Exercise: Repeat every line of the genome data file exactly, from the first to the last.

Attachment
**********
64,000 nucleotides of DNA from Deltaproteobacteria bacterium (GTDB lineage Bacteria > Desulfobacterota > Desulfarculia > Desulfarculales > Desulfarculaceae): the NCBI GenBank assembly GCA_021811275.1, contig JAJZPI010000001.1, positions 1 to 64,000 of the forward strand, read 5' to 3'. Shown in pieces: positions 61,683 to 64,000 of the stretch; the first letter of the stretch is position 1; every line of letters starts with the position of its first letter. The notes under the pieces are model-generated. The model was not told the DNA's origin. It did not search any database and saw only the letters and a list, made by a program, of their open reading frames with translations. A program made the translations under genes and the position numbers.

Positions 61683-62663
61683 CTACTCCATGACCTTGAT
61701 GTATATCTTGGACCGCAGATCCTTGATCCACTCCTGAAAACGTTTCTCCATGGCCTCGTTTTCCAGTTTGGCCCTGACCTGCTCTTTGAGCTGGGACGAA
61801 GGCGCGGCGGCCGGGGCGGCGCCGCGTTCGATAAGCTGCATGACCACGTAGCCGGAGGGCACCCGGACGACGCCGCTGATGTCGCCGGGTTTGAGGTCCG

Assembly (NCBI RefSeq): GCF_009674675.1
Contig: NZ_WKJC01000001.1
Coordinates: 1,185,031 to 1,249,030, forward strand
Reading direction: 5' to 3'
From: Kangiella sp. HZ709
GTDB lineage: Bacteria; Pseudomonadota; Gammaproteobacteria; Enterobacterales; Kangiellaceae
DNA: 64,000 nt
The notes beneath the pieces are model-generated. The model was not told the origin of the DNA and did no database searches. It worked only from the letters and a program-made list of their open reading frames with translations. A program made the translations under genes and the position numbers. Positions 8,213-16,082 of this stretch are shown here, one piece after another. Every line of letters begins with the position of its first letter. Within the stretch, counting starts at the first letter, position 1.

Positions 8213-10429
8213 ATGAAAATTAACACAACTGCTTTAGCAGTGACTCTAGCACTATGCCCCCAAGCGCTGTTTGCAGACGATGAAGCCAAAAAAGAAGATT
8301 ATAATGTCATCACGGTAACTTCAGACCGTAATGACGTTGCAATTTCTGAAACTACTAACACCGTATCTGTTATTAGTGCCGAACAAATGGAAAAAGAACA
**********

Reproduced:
64,000 nucleotides of DNA from Deltaproteobacteria bacterium (GTDB lineage Bacteria > Desulfobacterota > Desulfarculia > Desulfarculales > Desulfarculaceae): the NCBI GenBank assembly GCA_021811275.1, contig JAJZPI010000001.1, positions 1 to 64,000 of the forward strand, read 5' to 3'. Shown in pieces: positions 61,683 to 64,000 of the stretch; the first letter of the stretch is position 1; every line of letters starts with the position of its first letter. The notes under the pieces are model-generated. The model was not told the DNA's origin. It did not search any database and saw only the letters and a list, made by a program, of their open reading frames with translations. A program made the translations under genes and the position numbers.

Positions 61683-62663
61683 CTACTCCATGACCTTGAT
61701 GTATATCTTGGACCGCAGATCCTTGATCCACTCCTGAAAACGTTTCTCCATGGCCTCGTTTTCCAGTTTGGCCCTGACCTGCTCTTTGAGCTGGGACGAA
61801 GGCGCGGCGGCCGGGGCGGCGCCGCGTTCGATAAGCTGCATGACCACGTAGCCGGAGGGCACCCGGACGACGCCGCTGATGTCGCCGGGTTTGAGGTCCG

Assembly (NCBI RefSeq): GCF_009674675.1
Contig: NZ_WKJC01000001.1
Coordinates: 1,185,031 to 1,249,030, forward strand
Reading direction: 5' to 3'
From: Kangiella sp. HZ709
GTDB lineage: Bacteria; Pseudomonadota; Gammaproteobacteria; Enterobacterales; Kangiellaceae
DNA: 64,000 nt
The notes beneath the pieces are model-generated. The model was not told the origin of the DNA and did no database searches. It worked only from the letters and a program-made list of their open reading frames with translations. A program made the translations under genes and the position numbers. Positions 8,213-16,082 of this stretch are shown here, one piece after another. Every line of letters begins with the position of its first letter. Within the stretch, counting starts at the first letter, position 1.

Positions 8213-10429
8213 ATGAAAATTAACACAACTGCTTTAGCAGTGACTCTAGCACTATGCCCCCAAGCGCTGTTTGCAGACGATGAAGCCAAAAAAGAAGATT
8301 ATAATGTCATCACGGTAACTTCAGACCGTAATGACGTTGCAATTTCTGAAACTACTAACACCGTATCTGTTATTAGTGCCGAACAAATGGAAAAAGAACA